Previously on AHS: I Am Anne Frank (Part 1.)
WHO WE MET
I am (NOT) Anne Frank
“Anne Frank” is really Charlotte Brown, a mother who handled her post-partum psychosis by making herself believe she was the real Anne Frank. She saw a play, tattooed herself and the “Anne Frank” persona was born; so much for a fun twist on history. However, in her diligent (and obsessive) research on all things Nazi-related, she inadvertently stumbled upon a photo of Adolph Hitler with a young Dr. Arden in the background. Before she’s deemed crazy and lobotomized, Sister Jude goes to Mr. Goodman with her evidence in the hopes that he can confirm Arden is really Hans Gruber. Goodman notes that it’s entirely possible since Operation Paperclip brought Nazi scientists to the U.S. and gave them new identities. It all sounds about right and melds with what we’ve seen Arden do thus far. In X-Files, this operation helped create a human-alien hybrid. If that’s the case here, it definitely helps connect things neatly to Kit’s story.
Unfortunately, Charlotte Brown’s episode made Sister Jude completely doubt her ability to do the job. When she finds out that Lana is missing, she realizes she’s finished at Briarcliff. Frank, the security guard, only adds to her misery by tossing in his two cents; no matter what Sister Jude does, she will always be a woman and therefore she won’t have their respect. In a moment of serious backsliding, she folds up her habit, slips into something more comfortable, heads to the nearest bar and leaves with the first guy to buy her drink. In the morning, she steal his lighter and sneaks out before he can wake up. Not sure what direction they have in mind for all of this, but it’s safe to assume Goodman will let her know that Arden was indeed a Nazi. It’s unclear if anyone knows she quit her post, so perhaps, she can resume work like nothing happened.
Grace’s Alien Encounter
Although Kit is pardoned from his sterilization appointment, Grace is still scheduled and locked in solitary. Similar to Kit in the first episode, Grace is visited by aliens and taken to some white room (the spaceship perhaps?) where she meets Alma. This is proof that Alma is alive and Kit’s account of the events was strange but true. Alma is pregnant and relatively calm, but that’s all we know about her current state. When Kit sees Grace in the commons room, she’s bloodied in a way that makes it seem like she was sterilized. We’ll have to wait until next week to learn if she made it to her procedure or if all of that was the result of her own alien impregnation.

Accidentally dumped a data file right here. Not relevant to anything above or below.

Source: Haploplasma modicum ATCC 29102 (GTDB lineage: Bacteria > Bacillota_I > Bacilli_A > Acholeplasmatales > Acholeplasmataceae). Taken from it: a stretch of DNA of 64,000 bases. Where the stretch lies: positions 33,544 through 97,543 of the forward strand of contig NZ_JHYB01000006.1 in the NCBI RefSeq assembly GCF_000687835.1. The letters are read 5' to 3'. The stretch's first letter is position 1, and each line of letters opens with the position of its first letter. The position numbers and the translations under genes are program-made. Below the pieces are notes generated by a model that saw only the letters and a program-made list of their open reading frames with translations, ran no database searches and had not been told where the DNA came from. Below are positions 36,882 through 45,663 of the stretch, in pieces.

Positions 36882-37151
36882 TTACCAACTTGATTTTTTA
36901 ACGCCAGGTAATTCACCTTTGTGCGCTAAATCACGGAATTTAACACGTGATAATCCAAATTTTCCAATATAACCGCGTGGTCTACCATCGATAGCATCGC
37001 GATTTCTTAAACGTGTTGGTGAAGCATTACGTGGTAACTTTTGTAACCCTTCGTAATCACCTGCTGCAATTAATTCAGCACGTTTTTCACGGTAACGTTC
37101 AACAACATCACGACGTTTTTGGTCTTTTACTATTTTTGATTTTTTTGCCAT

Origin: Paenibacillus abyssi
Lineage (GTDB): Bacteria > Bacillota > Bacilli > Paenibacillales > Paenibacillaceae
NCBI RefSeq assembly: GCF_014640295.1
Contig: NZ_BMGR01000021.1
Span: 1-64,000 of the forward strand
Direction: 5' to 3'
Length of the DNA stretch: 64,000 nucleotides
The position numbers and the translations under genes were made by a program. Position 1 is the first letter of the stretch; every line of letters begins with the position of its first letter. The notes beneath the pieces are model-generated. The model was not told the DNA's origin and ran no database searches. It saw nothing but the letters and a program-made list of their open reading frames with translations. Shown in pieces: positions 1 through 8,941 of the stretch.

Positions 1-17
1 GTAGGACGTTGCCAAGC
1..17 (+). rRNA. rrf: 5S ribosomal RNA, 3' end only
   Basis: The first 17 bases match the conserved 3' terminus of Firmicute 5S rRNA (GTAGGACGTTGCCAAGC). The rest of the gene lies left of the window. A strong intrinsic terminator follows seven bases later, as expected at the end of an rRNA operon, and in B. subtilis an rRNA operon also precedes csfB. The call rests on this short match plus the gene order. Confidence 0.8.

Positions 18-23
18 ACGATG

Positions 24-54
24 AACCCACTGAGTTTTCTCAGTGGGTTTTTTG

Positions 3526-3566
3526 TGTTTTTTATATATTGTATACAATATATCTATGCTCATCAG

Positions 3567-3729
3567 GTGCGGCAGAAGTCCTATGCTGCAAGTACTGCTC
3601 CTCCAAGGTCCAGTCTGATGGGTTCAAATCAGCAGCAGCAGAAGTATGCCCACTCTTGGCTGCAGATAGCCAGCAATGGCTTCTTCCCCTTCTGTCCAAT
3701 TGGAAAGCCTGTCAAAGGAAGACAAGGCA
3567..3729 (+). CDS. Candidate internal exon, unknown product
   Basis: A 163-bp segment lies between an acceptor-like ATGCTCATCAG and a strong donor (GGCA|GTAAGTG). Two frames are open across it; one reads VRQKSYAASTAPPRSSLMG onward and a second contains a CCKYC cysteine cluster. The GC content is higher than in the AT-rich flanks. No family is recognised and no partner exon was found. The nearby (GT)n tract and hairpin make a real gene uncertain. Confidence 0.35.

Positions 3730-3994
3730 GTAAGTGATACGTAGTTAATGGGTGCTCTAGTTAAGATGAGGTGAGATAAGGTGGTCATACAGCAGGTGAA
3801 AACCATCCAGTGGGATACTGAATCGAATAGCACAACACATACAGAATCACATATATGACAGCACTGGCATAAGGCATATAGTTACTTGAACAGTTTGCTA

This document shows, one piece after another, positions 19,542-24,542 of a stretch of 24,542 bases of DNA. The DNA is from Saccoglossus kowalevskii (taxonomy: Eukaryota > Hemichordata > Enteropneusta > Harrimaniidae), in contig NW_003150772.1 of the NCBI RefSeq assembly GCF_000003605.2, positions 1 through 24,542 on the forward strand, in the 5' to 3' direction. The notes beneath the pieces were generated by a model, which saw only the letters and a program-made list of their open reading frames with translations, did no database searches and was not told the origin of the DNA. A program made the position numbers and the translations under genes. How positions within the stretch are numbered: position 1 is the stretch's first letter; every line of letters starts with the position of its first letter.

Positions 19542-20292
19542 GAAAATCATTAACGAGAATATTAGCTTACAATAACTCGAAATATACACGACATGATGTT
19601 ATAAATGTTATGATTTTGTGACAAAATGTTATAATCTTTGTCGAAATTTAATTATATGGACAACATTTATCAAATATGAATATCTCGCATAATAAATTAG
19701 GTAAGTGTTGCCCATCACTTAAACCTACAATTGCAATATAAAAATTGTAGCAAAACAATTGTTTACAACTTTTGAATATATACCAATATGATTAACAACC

The Bloody Face Reveal
If you have no idea who Bloody Face is, now is the time to stop reading. [SPOILER ALERT] We learn that Thredson is Bloody Face. He got Kit to confess to the crimes, not so that he’d have peace of mind as a doctor and be able to keep Kit from the electric chair, but so he’d have someone to take the fall for the murders. That part of this plot was perfection. As creepy as I found him after his therapy session with Lana last week, I genuinely believed he had Kit’s best interest in mind. Lana, who was also foolish enough to foil her own escape a few weeks just so Kit wouldn’t be on the loose, let Thredson take her to his home. She tries to call her friend, Thredson stops her. She gets excited about letting everyone know about how horrible Briarcliff truly is, Thredson lets her know she’ll be telling “his story”. She tries to run, Thredson catches her in his workshop, which is where he makes all of his lovely human furniture.
With the floor literally (and figuratively) pulled out from under her, Lana wakes up chained to the floor, Saw-style, in Thredson’s basement. She sees Wendy and Thredson tells her that she needs to kiss Wendy’s frozen body, to continue the therapy of course. Even without the Bloody Face mask this scene would have been disturbing enough, but then he tells her not to worry about Wendy biting, since he’s taken out all of her teeth. I’d like to believe that Lana makes it out of this, outside of Kit, she’s had it the worst in this horror story. However, Thredson only promised that she’d write his story and win a Pulitzer, and she doesn’t have to be kept alive for any of that to happen.
- Aliens. Religion. Nazis. Serial killers. This season certainly has a lot going on, but will it be neatly tied up in the end or will all the parts result in multiple, yet equally terrifying, horror stories?
- “I don’t work here anymore Frank. As a matter of fact, I never did, you can tell her I said that.” Because Thredson’s house was over-the-top creepy, they really could have done without this line, especially if they wanted the big reveal to have more of a punch.
- I almost feel like the way Shelley monstrous looks after all of Arden’s experiments is subtle commentary, almost wagging a finger at women who are promiscuous. I’d say I’m over-thinking it, but then I remember that Murphy has kind of done this before (e.g., The Carver and Kimber on Nip/Tuck).